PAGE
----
A cruel game by Hitler’s favourite filmmaker, exposed

    Nina Gladitz’ book about the celebrated Nazi film director Leni Riefenstahl had challenged the idea that Riefenstahl was a genial artist with poor political wisdom. The book is a result of a decades-long investigation Gladitz started as a preparation for the film she shot with Roma and Sinti survivors of Shoah and was first broadcasted by WDR in September 1982. The film’s subjects, Josef Reinhard, his relatives and other Roma and Sinti families, mostly mothers with children, were personally recruited by Riefenstahl in a Nazi camp near Salzburg, forced to work as extras during the shooting of Riefenstahl’s film Lowland (Tiefland) and afterwards murdered by Nazis. Those who testified in Gladitz’ film were the few who managed to survive. Gladitz was the first who give them the possibility to publicly speak about their horrible experiences and the cruelty of Riefenstahl. But Riefenstahl took Gladitz to court, claiming that these . . .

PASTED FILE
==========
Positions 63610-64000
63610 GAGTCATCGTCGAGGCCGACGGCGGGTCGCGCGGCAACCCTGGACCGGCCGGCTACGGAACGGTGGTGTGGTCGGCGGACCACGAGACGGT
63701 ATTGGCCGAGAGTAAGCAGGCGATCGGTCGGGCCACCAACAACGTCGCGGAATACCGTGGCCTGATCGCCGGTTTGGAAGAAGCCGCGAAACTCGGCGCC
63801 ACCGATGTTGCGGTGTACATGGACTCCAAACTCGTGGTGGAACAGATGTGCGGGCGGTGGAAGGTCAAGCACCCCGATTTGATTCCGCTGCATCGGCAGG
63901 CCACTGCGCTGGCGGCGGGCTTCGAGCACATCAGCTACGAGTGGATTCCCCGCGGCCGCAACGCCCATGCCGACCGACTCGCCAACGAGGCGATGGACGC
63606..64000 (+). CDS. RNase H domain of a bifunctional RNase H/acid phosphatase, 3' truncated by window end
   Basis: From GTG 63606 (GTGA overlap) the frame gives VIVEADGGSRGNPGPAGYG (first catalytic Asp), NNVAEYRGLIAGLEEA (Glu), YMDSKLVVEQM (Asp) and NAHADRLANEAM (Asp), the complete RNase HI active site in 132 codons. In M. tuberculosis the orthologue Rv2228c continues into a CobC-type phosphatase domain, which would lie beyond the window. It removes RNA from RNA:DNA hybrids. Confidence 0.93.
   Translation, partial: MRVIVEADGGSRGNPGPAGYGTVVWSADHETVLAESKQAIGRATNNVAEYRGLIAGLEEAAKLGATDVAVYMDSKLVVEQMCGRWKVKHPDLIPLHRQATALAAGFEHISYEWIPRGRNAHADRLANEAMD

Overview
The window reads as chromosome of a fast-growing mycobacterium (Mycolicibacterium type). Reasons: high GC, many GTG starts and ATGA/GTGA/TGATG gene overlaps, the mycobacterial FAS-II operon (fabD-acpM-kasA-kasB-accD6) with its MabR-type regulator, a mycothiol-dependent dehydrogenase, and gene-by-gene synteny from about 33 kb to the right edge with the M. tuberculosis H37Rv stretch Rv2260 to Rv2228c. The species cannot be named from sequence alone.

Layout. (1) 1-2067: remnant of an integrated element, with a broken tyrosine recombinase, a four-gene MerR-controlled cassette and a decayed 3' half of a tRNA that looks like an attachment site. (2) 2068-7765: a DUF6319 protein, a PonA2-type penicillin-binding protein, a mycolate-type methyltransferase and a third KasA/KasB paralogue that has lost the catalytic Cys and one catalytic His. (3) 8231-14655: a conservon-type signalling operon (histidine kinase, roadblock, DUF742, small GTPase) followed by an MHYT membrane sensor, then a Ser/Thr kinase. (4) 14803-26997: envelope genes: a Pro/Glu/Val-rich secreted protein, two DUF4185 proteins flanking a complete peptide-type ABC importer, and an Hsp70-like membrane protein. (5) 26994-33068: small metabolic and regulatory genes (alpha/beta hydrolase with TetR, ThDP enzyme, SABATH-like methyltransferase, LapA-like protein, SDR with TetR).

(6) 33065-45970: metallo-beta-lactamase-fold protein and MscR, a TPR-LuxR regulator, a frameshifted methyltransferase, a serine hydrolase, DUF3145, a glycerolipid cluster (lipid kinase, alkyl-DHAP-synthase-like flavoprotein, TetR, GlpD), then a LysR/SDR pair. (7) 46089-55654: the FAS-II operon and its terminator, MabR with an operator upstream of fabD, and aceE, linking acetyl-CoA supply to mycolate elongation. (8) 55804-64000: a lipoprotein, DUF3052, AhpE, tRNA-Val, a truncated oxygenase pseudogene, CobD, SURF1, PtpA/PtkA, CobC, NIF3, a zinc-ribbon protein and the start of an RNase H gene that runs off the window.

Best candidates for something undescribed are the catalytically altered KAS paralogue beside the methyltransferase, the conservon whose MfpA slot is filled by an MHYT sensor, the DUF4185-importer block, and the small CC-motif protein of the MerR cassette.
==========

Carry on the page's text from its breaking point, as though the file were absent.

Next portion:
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    Melita Zajc
    Our regular contributor. Zajc is a media anthropologist and philosopher.

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